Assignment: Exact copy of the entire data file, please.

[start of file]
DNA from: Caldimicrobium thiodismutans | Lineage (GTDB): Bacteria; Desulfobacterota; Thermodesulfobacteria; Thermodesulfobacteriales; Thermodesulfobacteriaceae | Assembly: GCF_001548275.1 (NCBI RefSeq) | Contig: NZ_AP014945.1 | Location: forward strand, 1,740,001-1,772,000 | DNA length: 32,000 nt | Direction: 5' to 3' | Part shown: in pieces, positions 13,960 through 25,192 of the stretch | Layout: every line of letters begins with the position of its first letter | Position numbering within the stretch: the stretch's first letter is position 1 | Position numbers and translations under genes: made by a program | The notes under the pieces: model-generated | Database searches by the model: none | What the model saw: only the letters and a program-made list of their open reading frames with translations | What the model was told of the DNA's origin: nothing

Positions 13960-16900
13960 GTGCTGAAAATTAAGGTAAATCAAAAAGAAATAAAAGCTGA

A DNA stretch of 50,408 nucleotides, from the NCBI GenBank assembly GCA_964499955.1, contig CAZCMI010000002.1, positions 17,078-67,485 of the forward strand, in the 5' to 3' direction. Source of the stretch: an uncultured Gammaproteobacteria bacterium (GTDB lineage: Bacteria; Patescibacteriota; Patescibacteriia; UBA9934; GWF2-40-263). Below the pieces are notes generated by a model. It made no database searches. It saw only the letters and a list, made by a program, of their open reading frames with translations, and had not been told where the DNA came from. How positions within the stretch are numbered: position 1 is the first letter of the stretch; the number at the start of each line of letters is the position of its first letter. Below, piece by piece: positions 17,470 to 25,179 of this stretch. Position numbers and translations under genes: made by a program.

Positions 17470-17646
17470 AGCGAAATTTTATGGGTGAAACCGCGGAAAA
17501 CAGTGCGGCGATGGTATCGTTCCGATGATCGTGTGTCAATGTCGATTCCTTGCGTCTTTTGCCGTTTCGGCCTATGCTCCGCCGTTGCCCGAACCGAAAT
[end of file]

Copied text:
DNA from: Caldimicrobium thiodismutans | Lineage (GTDB): Bacteria; Desulfobacterota; Thermodesulfobacteria; Thermodesulfobacteriales; Thermodesulfobacteriaceae | Assembly: GCF_001548275.1 (NCBI RefSeq) | Contig: NZ_AP014945.1 | Location: forward strand, 1,740,001-1,772,000 | DNA length: 32,000 nt | Direction: 5' to 3' | Part shown: in pieces, positions 13,960 through 25,192 of the stretch | Layout: every line of letters begins with the position of its first letter | Position numbering within the stretch: the stretch's first letter is position 1 | Position numbers and translations under genes: made by a program | The notes under the pieces: model-generated | Database searches by the model: none | What the model saw: only the letters and a program-made list of their open reading frames with translations | What the model was told of the DNA's origin: nothing

Positions 13960-16900
13960 GTGCTGAAAATTAAGGTAAATCAAAAAGAAATAAAAGCTGA

A DNA stretch of 50,408 nucleotides, from the NCBI GenBank assembly GCA_964499955.1, contig CAZCMI010000002.1, positions 17,078-67,485 of the forward strand, in the 5' to 3' direction. Source of the stretch: an uncultured Gammaproteobacteria bacterium (GTDB lineage: Bacteria; Patescibacteriota; Patescibacteriia; UBA9934; GWF2-40-263). Below the pieces are notes generated by a model. It made no database searches. It saw only the letters and a list, made by a program, of their open reading frames with translations, and had not been told where the DNA came from. How positions within the stretch are numbered: position 1 is the first letter of the stretch; the number at the start of each line of letters is the position of its first letter. Below, piece by piece: positions 17,470 to 25,179 of this stretch. Position numbers and translations under genes: made by a program.

Positions 17470-17646
17470 AGCGAAATTTTATGGGTGAAACCGCGGAAAA
17501 CAGTGCGGCGATGGTATCGTTCCGATGATCGTGTGTCAATGTCGATTCCTTGCGTCTTTTGCCGTTTCGGCCTATGCTCCGCCGTTGCCCGAACCGAAAT